Aside from doubting the merits of rent control, council members voiced concern that the rent control initiative proposes to amend Mountain View’s charter, which functions as the city’s constitution. Any change to the amendment, if passed, would require another popular vote at the polls. Council members consider the relative flexibility of their measure, which a supermajority of council members could amend or repeal after a two-year trial period, to be an advantage.
Even if the council-backed arbitration measure wins the most votes this November, the backers of the rent control initiative could prevail nevertheless. As an amendment to the city charter, their measure would supersede the ordinance the council has proposed. Rent control simply must pass by a majority vote of the electorate to become the controlling law in Mountain View. Proponents of rent control have said they can reduce the risk of a split vote by persuading voters to approve the council’s initiative along with their own.
Since mobilizing last fall, rent control advocates have cited community diversity as their primary motivator. Historically, Mountain View has stood out from neighboring suburbs for its ethnic and socioeconomic diversity. In 1980, 51 percent of students at Mountain View’s downtown high school (which closed in 1981) were racial minorities, compared to about 10 percent at neighboring Los Altos High and Awalt High (later renamed Mountain View High School). At the time, Mountain View was considered a “dump,” the industrial and agricultural “stepchild” of the San Francisco Peninsula, according to longtime residents.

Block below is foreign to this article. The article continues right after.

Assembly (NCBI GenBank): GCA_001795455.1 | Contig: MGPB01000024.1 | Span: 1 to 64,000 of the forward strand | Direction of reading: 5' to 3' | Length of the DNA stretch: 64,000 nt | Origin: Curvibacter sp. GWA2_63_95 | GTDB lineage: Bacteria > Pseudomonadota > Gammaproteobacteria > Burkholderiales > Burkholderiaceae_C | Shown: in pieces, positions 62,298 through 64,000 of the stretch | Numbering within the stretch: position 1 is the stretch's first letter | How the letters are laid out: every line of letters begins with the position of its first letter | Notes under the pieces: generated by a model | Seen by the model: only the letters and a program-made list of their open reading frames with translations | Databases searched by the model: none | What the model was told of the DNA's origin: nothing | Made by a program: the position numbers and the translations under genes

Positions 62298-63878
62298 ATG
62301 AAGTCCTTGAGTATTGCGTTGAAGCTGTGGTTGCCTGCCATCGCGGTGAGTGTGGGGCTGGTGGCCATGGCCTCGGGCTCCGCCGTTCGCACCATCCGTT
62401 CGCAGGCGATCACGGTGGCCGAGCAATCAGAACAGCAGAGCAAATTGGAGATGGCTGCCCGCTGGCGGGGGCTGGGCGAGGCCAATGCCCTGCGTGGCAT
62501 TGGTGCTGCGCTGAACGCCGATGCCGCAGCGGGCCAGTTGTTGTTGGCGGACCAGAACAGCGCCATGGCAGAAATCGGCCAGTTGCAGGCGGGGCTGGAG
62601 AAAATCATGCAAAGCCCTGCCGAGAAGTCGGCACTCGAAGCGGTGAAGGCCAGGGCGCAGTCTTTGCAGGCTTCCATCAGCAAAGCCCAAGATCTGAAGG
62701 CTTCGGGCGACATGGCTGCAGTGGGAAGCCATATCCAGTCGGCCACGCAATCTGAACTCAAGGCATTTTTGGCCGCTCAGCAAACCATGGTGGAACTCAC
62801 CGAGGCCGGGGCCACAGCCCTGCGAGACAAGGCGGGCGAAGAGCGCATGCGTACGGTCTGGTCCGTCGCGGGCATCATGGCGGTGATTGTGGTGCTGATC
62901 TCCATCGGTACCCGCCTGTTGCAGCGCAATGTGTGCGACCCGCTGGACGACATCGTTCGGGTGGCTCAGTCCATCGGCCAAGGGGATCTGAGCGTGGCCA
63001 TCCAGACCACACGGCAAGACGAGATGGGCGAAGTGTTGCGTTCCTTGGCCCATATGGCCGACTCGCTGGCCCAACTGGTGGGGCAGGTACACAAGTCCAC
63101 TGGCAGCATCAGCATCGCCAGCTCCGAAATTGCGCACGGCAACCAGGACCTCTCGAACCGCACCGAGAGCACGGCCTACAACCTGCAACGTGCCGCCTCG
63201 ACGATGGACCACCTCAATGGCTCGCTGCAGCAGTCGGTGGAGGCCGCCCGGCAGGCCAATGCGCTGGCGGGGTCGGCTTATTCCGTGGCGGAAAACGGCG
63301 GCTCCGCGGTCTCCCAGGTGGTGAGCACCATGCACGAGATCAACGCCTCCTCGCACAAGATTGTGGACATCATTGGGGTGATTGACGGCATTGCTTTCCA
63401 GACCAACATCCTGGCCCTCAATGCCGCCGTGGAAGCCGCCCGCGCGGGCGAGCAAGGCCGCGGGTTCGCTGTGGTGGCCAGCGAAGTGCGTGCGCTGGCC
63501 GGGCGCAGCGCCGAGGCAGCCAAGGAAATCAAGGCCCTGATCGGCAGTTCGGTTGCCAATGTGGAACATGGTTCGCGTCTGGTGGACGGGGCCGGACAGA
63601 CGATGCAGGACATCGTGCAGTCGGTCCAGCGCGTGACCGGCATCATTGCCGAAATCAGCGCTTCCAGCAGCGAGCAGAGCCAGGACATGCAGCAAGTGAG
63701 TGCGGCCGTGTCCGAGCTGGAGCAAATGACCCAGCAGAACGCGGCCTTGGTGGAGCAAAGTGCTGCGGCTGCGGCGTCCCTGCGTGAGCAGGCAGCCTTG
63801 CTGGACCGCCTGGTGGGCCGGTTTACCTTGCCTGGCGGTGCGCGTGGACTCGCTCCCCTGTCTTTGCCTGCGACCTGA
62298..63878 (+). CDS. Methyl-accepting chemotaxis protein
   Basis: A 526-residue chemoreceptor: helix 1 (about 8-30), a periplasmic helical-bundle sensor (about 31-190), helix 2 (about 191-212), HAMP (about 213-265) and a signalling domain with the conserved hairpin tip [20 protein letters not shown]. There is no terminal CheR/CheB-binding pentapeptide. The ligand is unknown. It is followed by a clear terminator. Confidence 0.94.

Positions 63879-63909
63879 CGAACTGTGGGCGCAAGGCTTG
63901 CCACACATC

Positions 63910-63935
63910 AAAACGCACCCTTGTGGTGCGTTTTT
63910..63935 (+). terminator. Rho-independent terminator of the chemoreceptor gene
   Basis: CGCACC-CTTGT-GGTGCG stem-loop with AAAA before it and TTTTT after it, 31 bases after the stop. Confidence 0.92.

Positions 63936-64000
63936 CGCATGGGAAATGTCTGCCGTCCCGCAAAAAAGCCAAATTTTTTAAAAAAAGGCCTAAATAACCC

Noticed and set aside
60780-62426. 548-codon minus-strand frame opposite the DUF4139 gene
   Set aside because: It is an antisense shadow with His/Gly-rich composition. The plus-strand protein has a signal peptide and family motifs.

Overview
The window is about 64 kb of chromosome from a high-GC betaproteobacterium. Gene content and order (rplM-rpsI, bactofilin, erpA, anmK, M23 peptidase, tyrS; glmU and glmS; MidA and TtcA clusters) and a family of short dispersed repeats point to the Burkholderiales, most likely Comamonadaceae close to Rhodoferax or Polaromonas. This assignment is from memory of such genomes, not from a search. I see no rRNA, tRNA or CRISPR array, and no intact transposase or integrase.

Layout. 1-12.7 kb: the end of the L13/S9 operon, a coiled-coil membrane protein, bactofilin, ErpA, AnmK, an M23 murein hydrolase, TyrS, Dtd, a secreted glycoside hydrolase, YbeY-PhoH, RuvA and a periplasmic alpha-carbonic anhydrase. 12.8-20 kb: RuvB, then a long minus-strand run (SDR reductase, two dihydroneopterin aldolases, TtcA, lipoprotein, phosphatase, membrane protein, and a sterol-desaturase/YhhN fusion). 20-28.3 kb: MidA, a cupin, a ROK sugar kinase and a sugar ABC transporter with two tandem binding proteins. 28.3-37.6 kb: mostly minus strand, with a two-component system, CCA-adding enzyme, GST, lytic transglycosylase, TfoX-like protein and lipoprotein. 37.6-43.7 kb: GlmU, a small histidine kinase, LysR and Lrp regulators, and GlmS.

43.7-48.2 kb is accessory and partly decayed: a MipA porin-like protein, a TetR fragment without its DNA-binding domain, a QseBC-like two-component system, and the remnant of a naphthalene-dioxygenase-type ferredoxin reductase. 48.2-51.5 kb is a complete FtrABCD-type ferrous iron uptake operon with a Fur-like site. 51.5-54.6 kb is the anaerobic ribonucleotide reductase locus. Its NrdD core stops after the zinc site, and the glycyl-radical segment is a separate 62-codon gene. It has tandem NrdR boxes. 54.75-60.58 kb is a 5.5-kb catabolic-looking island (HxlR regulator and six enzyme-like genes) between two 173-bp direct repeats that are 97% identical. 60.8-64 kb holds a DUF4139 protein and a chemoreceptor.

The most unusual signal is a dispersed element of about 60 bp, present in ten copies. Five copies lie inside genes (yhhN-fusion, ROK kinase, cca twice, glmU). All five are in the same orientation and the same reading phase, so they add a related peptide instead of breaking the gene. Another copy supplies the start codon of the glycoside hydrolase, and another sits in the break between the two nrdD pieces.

Low- and moderate-income members of the community, many of Latino descent, have struggled to keep their heads above water amid an ongoing tech wave. “Until Google, Mountain View was more or less known as a working-class town, and a diverse town,” Mountain View native and historian Nicholas Perry said in an interview this spring. “That’s the only identity we have, and it’s like people have taken that away from us while we’re still here.” Perry, a San Francisco city planner, did not state a position on rent control.
Opponents of rent control have also expressed deep concern about changing demographics in Mountain View. Parties on both sides of the debate share the hope that Mountain View will build housing to remedy a shortage decades in the making. By leveraging Google’s riches in North Bayshore, the city has the potential to turn this political will into results, and in the process break ranks with the surrounding region to reach a new equilibrium between economic growth and community integrity. But, this outcome will require sophisticated planning and negotiation among parties with diverse interests.